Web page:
The Track of Sand, By Andrea Camilleri, trans. Stephen Sartarelli

Reviewed,Paul Bailey
Sunday 23 October 2011 03:01

After a lifetime spent in the theatre, both as a producer and drama coach, Andrea Camilleri began to write crime novels when he was approaching 70. He had written other books, but none of them had received the critical and commercial success that came with the invention of Inspector Salvatore Montalbano, the introspective, food-loving hero whose attempts to see decency and justice prevail, against impossible odds, in his native Sicily are at the heart of a remarkable series. The Track of Sand is the 12th Montalbano mystery to appear in English, and as funny and intriguing as the best of its predecessors.

Salvo, as his friends and favoured associates call him, is at last having to get accustomed to the unfortunate fact that he is growing old. He is 56, and the prospect of retirement is beckoning. He is shocked when his sidekick Augello suddenly puts on glasses to read a report. He soon acknowledges that he himself is long-sighted. More worrying, though, is the short-term memory loss that occasionally afflicts him, as in a scene on which the whole plot is dependent.

Camilleri skilfully uses Salvo' temporary forgetfulness to account for a number of inexplicable events that take place whenever he is away from his seaside home. The revelation, when it comes, is entirely credible.

In the early novels, Montalbano is visited regularly by his girlfriend Livia, who flies down from Genoa, where she works, to keep her policeman happy. The relationship is still functioning, but only just, for Livia has long stopped thinking of married bliss and motherhood. She has become bitter and jealous and doesn't believe her lover even when he is speaking the truth. Salvo, of late, has been succumbing to temptations of the flesh and enduring post-coital angst as a result.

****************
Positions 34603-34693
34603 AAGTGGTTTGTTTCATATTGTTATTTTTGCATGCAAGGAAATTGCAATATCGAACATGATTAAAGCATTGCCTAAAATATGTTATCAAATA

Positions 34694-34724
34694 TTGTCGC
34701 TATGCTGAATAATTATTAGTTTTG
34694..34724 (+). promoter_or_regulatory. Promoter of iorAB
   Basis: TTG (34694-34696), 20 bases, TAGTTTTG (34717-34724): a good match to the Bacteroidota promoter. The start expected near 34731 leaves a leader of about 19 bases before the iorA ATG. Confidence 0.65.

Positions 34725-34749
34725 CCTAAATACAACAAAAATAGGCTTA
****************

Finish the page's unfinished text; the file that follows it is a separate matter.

In The Track of Sand, the temptress is a seductive and wealthy jockey, Rachele, whose missing horse is the reason for their meeting. She is a friend of Ingrid, whose attempts at seducing Salvo have been foiled in previous volumes. She is in the habit of slipping into his bed, and he is in the habit of slipping out of it in the middle of the night to take an ice cold shower to dampen his ardour. All the old friends are here - Catarella, the lovable illiterate who answers the phone at the police station; the pedantic Fazio, who keeps detailed notes on every trivial fact he uncovers; Adelina, the housekeeper who leaves wonderful meals in the fridge; Dr Lattes, the cabinet chief who won't be dissuaded that Salvo isn't the father of two children.

Once again, Stephen Sartarelli has worked casual wonders with his translation. Because this book is meant to surprise and thrill the reader, I shall refrain from mentioning its surprises and the the thrills that come in their wake. I eagerly anticipate the 13th, irresistible instalment.

Paul Bailey's novel 'Chapman's Odyssey' is published by Bloomsbury

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